This critical work is inextricably tied to speaking and listening skills in literacy. Integrate speaking and listening into your science block by reinforcing principles around obtaining new information and using that information to express new ideas. Or, loop phenomena concepts into your ELA block by using a science text as a basis for speaking and listening practices. Research indicates that instruction in speaking and listening is particularly valuable for English Learners and students with dyslexia, so embedding that practice in science instruction will make important science concepts more accessible for all your students.

For more on collaborative discussion in science, see:

Write about science.

This practice can be useful for all grades. From research, we know that having students write about what they read contributes to comprehension. Writing in response to science texts will allow them to analyze the content to understand how or why things happen and subsequently develop their own questions, claims, and explanations. In literacy, consider how science topics can serve as writing prompts. Explorations of climate change or environmental sustainability can serve as excellent topics for practicing argumentative essays, for example.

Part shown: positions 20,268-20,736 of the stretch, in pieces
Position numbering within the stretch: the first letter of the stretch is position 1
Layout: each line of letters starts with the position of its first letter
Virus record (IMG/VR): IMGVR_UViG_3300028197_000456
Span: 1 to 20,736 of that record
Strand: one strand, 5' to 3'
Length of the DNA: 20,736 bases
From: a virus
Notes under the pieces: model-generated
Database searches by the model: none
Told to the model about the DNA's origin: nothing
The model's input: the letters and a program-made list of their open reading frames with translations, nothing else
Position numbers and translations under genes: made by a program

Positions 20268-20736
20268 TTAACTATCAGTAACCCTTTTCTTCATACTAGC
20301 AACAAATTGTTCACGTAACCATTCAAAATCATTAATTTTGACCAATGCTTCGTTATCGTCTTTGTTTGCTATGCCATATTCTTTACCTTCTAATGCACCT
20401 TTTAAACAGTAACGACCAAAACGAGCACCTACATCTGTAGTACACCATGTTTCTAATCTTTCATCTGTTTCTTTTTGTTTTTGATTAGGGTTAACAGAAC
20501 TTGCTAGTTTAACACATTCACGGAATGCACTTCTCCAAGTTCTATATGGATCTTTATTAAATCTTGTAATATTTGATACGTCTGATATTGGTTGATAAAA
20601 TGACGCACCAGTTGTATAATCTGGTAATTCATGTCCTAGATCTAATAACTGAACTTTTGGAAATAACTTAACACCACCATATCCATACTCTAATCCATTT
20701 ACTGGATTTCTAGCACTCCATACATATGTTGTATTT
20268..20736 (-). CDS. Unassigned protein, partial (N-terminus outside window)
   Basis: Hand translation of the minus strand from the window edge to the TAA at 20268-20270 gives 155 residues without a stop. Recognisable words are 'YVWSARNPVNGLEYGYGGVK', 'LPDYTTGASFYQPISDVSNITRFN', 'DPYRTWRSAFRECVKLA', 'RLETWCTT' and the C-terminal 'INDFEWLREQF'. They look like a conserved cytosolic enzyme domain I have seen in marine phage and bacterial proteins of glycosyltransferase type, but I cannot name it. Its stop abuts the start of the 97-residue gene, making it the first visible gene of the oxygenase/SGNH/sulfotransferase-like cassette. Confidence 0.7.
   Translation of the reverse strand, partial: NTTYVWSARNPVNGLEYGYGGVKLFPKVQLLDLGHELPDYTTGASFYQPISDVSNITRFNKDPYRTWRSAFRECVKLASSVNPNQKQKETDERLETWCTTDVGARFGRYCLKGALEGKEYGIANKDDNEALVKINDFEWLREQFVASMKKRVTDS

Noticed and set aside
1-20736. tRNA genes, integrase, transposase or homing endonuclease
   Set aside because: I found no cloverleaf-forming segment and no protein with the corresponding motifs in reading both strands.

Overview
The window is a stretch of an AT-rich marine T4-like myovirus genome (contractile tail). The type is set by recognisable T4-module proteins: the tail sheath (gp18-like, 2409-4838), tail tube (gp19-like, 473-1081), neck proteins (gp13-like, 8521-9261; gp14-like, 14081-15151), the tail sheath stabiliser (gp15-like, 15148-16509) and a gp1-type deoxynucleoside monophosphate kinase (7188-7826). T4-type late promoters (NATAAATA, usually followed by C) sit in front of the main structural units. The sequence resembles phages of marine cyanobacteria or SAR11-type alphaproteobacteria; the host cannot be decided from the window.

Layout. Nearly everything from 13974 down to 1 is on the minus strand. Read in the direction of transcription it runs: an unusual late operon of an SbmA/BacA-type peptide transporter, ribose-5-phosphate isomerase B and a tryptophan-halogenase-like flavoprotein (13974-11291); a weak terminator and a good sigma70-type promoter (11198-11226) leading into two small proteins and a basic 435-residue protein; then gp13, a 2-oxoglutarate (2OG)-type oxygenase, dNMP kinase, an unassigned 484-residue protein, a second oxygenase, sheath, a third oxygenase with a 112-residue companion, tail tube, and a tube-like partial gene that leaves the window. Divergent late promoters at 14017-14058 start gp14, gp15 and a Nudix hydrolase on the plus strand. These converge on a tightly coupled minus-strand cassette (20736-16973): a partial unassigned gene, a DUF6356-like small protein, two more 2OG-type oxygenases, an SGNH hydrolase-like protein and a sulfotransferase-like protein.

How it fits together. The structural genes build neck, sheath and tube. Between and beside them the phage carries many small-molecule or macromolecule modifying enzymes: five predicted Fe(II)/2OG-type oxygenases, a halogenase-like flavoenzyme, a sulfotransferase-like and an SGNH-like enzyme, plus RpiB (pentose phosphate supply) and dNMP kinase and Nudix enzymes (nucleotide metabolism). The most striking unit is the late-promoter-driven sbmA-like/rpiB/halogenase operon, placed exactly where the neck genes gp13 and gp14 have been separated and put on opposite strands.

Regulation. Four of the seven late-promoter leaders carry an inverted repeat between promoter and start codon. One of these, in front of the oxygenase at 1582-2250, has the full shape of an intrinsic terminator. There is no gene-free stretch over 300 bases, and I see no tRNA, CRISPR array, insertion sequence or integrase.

You can get creative and use science concepts to inspire writing in other genres, too. Spending time outdoors and observing nature could be a springboard for poetry. Skylar Primm, an educator at an environmental charter school, created this downloadable activity on phenology, or the study of seasonal changes, to encourage empathy. It’s a great fit for journaling, informative writing, or creative writing. Finally, when possible, use science topics as bridges to authentic writing projects. It’s important for students to write for authentic audiences in real-world environments — perhaps students could write and record a podcast about phenomena that interest them or write for a school paper to advocate for more energy-saving practices in their school building.